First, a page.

Taxpayers who choose to litigate their section 6015 [innocent spouse] and section 6404 claims as part of a section 6330 proceeding cannot obtain decisions of an overpayment or refund in Tax Court. If those same taxpayers had made claims for section 6015 relief or interest abatement in a non-section 6330 proceeding, we could enter a decision for an overpayment and could order a refund.

In McLane the court acknowledges that it must revisit Greene-Thapedi to determine if it has overpayment jurisdiction on the facts presented here; however, it concludes that it has no reason to depart from the earlier precedent.

In response to the narrow argument that Mr. McLane and UDC made that the Tax Court has overpayment jurisdiction in a Tax Court case only where the underlying tax liability is at issue because of “the non-receipt of a mailed notice of deficiency,” the court states that:

We see no reason why the issuance of a notice of deficiency that petitioner never received should allow him to pursue a claim for refund that would otherwise have become time barred long before he manifested any awareness of it.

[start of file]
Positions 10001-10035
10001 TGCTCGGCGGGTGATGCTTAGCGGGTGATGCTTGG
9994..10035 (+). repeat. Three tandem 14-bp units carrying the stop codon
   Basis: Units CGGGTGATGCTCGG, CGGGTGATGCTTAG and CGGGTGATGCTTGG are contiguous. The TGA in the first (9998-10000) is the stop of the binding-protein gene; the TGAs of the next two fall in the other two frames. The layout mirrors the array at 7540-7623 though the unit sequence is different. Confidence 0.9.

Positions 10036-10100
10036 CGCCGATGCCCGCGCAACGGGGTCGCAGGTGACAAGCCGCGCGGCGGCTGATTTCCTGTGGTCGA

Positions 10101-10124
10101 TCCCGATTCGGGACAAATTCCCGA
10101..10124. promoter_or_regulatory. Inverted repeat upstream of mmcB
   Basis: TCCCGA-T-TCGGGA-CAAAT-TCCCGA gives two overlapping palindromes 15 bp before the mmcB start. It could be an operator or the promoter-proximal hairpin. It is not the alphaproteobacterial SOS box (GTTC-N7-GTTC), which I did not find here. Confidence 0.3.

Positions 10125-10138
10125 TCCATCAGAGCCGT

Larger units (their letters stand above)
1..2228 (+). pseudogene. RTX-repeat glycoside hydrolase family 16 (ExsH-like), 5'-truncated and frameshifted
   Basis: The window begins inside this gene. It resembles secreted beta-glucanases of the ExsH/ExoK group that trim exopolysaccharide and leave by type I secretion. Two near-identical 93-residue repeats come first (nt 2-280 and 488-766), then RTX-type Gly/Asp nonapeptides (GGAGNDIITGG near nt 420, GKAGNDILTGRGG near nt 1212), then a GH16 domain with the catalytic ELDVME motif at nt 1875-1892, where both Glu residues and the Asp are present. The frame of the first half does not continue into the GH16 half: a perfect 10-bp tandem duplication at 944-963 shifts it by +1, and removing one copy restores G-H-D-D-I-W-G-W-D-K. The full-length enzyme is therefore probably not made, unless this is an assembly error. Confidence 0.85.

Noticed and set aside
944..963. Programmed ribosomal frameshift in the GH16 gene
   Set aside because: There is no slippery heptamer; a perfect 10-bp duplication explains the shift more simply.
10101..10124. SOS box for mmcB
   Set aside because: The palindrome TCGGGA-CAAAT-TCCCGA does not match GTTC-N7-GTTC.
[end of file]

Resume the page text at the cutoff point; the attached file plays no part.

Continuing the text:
The court reasons that he had plenty of time to notice that he had more expenses than he originally claimed on his 2008 return and he did not act to raise a refund claim until a conference call with the parties in the CDP litigation in February of 2018. By 2018, the normal statute of limitations to file a claim for refund had long since passed. The court expresses concern that providing refund jurisdiction in this context would allow a taxpayer to make an end run around the refund time frames established in the Code. It is unclear how much this late request for a refund may have impacted the outcome of the case. The court does not directly address the argument made by UDC that section 6512(b)(3)’s overpayment jurisdiction filing deadlines (which cover payments made in periods both before and after the notice of deficiency was mailed) could be treated as obviating the need for any amended return in order to seek a refund in the Tax Court CDP case.